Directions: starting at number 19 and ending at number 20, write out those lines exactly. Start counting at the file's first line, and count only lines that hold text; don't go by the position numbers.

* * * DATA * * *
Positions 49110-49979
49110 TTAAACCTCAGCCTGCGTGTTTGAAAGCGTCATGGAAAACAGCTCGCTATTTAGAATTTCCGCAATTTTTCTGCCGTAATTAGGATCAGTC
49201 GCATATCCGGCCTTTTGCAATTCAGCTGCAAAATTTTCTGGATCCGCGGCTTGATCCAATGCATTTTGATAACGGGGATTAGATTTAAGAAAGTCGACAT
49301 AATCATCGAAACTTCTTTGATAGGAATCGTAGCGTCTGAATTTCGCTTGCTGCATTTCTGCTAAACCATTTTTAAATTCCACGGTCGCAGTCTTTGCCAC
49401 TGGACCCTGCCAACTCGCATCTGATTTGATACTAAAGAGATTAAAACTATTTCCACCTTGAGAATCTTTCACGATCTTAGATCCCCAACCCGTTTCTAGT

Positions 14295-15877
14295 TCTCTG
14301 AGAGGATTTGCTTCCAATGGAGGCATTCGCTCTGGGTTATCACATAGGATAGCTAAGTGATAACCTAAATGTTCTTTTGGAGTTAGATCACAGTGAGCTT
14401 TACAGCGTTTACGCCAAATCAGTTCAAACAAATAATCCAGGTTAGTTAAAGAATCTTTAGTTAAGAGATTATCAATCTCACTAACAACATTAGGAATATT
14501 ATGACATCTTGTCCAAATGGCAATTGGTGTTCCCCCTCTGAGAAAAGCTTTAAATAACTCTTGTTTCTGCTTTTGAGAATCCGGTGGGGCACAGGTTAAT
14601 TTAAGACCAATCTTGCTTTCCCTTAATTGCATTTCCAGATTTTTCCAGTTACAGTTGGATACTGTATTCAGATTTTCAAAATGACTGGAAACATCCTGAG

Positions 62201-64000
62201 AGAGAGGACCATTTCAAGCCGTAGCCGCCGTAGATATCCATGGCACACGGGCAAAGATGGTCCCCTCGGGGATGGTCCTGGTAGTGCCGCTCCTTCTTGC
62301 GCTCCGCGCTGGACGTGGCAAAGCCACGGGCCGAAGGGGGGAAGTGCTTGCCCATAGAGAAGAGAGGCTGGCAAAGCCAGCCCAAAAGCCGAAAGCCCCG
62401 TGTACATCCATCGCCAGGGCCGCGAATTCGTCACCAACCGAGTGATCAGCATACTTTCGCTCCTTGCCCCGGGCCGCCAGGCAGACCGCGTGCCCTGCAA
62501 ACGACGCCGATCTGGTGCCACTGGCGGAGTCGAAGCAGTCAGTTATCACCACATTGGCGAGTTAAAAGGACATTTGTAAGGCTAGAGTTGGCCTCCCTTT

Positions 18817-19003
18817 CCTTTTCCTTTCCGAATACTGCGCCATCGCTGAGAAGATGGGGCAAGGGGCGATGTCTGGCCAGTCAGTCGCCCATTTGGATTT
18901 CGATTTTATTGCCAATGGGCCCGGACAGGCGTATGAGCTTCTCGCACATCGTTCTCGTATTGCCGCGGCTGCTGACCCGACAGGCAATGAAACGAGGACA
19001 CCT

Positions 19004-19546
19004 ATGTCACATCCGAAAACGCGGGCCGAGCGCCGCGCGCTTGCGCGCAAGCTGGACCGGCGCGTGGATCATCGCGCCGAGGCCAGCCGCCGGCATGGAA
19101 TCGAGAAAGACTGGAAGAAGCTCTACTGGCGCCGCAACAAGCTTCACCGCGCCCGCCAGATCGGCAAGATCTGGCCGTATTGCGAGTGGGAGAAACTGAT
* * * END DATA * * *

18901 CGATTTTATTGCCAATGGGCCCGGACAGGCGTATGAGCTTCTCGCACATCGTTCTCGTATTGCCGCGGCTGCTGACCCGACAGGCAATGAAACGAGGACA
19001 CCT